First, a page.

Watch some delicate emotions fold together in today’s story.
[Sad] [Slice of Life] • 3,756 words
Discord hasn’t been feeling himself lately. Rarity thinks that it might be a good idea to get his mind off of things by having him assist her with upcoming work for the Summer Sun Celebration. Being the good sport that he is, Big Mac helps Discord out.
As it turns out, the project is surprisingly fun. It’s also more than a little painful.
FROM THE CURATORS: By definition, it can be difficult to tell when a story does subtle things well — which is why it’s such a delight to find a deeper payoff in an already rewarding tale. “This is a quiet, sublime, almost surreal story about Discord folding paper butterflies with Big Macintosh,” Present Perfect said in his nomination. “The sense of wonder as he and Big Mac race to capture various ponies in origami form is palpable. Then the story puts the brakes on … it all comes down to the juxtaposition with the final scene.” Paper Butterflies’ speedy path to approval saw plenty of similar praise: “The big thing right is the way it sneakily layers the tragedy onto a strong and gentle slice-of-life-ey story and then brings it all tumbling down at the end,” Horizon said.
Along the way, we found the story guided by a sure yet subtle hand. “This story is a marvelous example of one of the things I mean when I say ‘show, don’t tell,'” AugieDog said. “From the beginning right through to the ending, we’re shown everything we need to know about the situation, but we’re never told what that situation is.” Horizon agreed: “I love how this wrings a ton of emotion out of implication, like Discord’s comment to Big Mac about objectively wrong statements. Also, Rarity’s and Mac’s characterization were on point, and the dialogue here is fantastic.” For his part, Soge appreciated the way the main character filled the piece: “It oozes Discord’s characterization on every word, from how it ignores the things it really wants to talk about, to the pacing, to how it flits from theme to theme obeying a logic that is all is own,” he said. “And the pacing acts like a living thing, reacting to the mental state of the characters.”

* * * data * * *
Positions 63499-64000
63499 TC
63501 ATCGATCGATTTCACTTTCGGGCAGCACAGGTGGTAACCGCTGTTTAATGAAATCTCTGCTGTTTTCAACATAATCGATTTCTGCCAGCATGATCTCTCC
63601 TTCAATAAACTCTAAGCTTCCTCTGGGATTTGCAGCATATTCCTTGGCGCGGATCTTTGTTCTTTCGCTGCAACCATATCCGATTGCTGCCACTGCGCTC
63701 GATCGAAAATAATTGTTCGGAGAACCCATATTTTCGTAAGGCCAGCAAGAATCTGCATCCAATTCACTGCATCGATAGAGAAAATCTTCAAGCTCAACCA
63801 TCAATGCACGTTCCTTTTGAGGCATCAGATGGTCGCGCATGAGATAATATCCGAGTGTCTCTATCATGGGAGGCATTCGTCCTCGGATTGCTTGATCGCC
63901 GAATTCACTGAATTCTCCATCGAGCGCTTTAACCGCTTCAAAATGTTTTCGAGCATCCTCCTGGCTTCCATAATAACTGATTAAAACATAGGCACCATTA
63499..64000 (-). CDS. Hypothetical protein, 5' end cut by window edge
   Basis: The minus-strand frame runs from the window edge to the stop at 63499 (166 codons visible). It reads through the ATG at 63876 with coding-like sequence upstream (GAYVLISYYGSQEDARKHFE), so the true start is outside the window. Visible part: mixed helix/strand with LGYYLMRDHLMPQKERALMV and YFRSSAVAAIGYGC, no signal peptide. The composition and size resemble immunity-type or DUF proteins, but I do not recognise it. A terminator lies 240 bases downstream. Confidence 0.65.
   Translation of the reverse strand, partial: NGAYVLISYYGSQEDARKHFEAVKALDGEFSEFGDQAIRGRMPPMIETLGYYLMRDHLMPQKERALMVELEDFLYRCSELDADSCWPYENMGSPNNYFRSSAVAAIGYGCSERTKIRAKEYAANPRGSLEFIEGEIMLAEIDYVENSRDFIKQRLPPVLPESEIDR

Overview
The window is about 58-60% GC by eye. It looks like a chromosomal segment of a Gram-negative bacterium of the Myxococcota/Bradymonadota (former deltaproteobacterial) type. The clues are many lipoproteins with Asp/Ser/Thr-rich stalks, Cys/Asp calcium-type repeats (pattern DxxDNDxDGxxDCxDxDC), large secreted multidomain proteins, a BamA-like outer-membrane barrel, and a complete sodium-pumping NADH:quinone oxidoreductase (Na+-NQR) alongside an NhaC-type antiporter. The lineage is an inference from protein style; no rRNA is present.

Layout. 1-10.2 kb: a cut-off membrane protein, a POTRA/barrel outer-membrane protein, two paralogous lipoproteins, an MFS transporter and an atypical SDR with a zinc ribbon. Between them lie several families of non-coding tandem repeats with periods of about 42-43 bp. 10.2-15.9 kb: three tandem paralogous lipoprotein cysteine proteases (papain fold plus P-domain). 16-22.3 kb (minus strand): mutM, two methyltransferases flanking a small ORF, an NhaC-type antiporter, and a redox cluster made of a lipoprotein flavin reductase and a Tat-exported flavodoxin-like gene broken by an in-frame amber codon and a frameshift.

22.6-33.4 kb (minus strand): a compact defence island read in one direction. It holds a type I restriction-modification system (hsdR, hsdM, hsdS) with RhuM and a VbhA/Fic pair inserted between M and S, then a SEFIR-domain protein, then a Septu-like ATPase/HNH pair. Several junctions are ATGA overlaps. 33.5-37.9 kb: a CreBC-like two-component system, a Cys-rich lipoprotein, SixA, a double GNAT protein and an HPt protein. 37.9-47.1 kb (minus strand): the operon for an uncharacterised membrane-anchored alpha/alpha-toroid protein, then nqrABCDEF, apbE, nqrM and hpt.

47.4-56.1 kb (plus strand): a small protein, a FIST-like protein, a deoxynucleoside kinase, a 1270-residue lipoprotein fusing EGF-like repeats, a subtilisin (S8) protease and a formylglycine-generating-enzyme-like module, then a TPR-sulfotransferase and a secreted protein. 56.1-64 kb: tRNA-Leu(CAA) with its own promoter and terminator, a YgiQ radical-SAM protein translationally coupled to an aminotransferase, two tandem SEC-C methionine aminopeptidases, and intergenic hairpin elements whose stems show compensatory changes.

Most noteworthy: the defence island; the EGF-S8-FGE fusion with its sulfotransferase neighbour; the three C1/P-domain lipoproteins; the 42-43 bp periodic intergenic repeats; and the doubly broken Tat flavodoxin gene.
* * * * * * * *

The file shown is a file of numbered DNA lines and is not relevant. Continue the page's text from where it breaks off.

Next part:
Our range of different reading experiences showed that, both with and without the piece’s core subtlety, it paid off. “I twigged to what was going on pretty early, but that didn’t spoil the emotional impact for me in the slightest,” AugieDog said, while Soge got hit with a one-two punch: “It took me until I went back to read the description and tags to actually get it, and the way that re-contextualized everything was just magnificent,” he said. “Even without this added detail it would be something I’d love to feature, but that turns the whole thing into something truly special.” And for Present Perfect, not even a warning blunted the impact: “I reached the end and remembered the author predicted it was going to make me cry. Damned if he wasn’t right.”
Read on for our author interview, in which Petrichord discusses mud sticks, distaff bits, and corgi staring.